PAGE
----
Uncle Sam Takes UP

Military Panel Presentation after ASVAB Garners Great Numbers

Flying+into+Minds.+Master+Sergeant+Robinson+listens+attentively+after+connecting+to+the+audience+by+sharing+his+story+and+explaining+that+the+military+provides+a+number+of+opportunities.++
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Uncle Sam Takes UP

Flying into Minds. Master Sergeant Robinson listens attentively after connecting to the audience by sharing his story and explaining that the military provides a number of opportunities.

Flying into Minds. Master Sergeant Robinson listens attentively after connecting to the audience by sharing his story and explaining that the military provides a number of opportunities.

Daniella Carrasco

Flying into Minds. Master Sergeant Robinson listens attentively after connecting to the audience by sharing his story and explaining that the military provides a number of opportunities.

Daniella Carrasco

Daniella Carrasco

Flying into Minds. Master Sergeant Robinson listens attentively after connecting to the audience by sharing his story and explaining that the military provides a number of opportunities.

Izabel Vazquez, Assistant Editor-in-Chief

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October 9, 2019 was a day full of the UP campus putting attention on something other than going to college after high school: shifting gears to shed some light on a future in the military.

During the first block of the day, a number of seniors left their classes and made their way to the MPR to take the ASVAB, the Armed Services Vocational Aptitude Battery. The ASVAB is a multiple choice exam, and it is used to determine qualification for enlistment in the Armed Forces.

While some students may have studied for the ASVAB in order to obtain a higher score for a chance to get their desired military specialty specialty, others decided to take the test just to see how they’d do without any extra preparation. Senior Lisbeth Cerna mentioned, “I took the test today just to see what kind of job I’d be able to get. I don’t have any interest in going into the military, I just wanted to see how I’d do.” 

As he was reflecting on the test, senior Angel Kuo commented: “I don’t think people realize all of the things they don’t know much about because of the limited number of things being taught here.“ referring to the mechanical comprehension part of the test, which he found the most difficult. 

Mrs. Faison, whose husband is in the US Air Force, gave her opinion on the most difficult thing for a student joining the military would be and explained, “being away from home would be the most difficult thing, for sure. Some students are scared about college because they’ll be away from home and in the military, you could be anywhere in the world.”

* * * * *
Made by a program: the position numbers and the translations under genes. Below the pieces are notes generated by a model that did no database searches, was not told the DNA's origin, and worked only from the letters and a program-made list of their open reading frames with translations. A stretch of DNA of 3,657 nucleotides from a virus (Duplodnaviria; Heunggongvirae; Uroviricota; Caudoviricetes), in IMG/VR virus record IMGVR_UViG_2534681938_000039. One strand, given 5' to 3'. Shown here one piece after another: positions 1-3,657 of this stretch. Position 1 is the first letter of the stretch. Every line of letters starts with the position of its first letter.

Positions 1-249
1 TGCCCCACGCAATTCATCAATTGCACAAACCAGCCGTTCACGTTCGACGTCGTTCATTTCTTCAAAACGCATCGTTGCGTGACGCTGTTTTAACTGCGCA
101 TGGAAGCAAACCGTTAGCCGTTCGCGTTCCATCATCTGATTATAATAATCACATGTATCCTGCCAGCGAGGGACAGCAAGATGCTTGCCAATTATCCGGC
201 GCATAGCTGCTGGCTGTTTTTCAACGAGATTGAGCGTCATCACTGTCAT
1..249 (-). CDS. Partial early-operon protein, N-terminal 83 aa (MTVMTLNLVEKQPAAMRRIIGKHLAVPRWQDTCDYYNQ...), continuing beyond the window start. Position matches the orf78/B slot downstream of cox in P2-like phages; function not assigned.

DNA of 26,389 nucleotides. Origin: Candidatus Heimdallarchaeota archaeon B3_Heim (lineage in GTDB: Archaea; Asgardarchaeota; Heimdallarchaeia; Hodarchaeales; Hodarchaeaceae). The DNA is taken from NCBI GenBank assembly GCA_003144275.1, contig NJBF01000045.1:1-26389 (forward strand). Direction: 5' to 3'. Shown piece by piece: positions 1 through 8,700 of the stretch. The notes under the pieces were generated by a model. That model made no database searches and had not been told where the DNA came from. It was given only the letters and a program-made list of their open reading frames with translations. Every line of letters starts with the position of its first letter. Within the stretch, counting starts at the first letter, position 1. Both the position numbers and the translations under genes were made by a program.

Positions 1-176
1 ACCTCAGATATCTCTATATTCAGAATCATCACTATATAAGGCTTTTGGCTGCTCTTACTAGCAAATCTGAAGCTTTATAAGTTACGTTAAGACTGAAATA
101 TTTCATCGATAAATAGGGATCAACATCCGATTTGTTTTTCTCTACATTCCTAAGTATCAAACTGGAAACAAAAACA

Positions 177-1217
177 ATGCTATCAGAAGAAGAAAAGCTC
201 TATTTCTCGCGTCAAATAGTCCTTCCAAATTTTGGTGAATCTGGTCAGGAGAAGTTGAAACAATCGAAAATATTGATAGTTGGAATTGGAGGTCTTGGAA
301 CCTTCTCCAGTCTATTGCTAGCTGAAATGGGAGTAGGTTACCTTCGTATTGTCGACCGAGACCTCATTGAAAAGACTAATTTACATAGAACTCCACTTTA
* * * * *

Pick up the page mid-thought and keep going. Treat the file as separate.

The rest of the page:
Mr. Akana, a retired Marine Corps lieutenant colonel, who happened to be a substitute teacher at UP for the day, was inspired by the military talk on campus and shared a few of his thoughts and his experience with the benefits of joining the military. “The military isn’t for everyone, but you don’t have to stay in forever either. Educational benefits are outstanding. Retirement is another great thing. But besides that, the medical benefits are great. I pay $400 a year for full coverage health care. But overall, the best reason to join is because you want to.” 

The ASVAB concluded around 11 AM, during sixth period, but that wasn’t the end of the military related discussions for the day. Right as seventh period began, not only seniors, but all grade levels were invited to attend the Military Panel in the MPR. The Panel was made up of nine men, representing the US Navy, Air Force, Marine Corps, Army and Army National Guard. The MPR was filled with listeners of multiple grades as the men shared their advice, experience, and words of encouragement. 

Master Sergeant Robinson explained to the audience how he first went to college, and then decided to join the Air Force. “Ultimately, it [the military] opens up doors and opportunities. Plan out where you want to be in 5-10 years from now and work for that,” he stated right before passing the microphone down the line. 

Daniella Carrasco
Staff Sergeant Luengas gives information about what being a preventive medicine specialist entails and the places he’s been. “It’s been quite the ride. I’ve lived in Texas and Germany and then I got selected to come back to California.”

Staff Sergeant Luengas spoke of the MOS, military occupational specialty, that he chose and how his experiences in high school impacted him. “My job deals a lot with environmental science,” he started, “somebody has to make sure water quality and air quality are good and that’s what I do.” He later went on to say, “In high school, I took things like chemistry and AP Calculus. I took a lot of science and math classes and those helped me get my job.” 

Despite not being an as commonly discussed option as going to college, joining the military can be a great option for many, and is even more enticing when things like educational benefits and retirement pensions are mentioned. All through the day, the students of UP were able to get information about a less traditional, yet extremely honorable, possibility for their future and may now feel that they have more options than they had previously realized.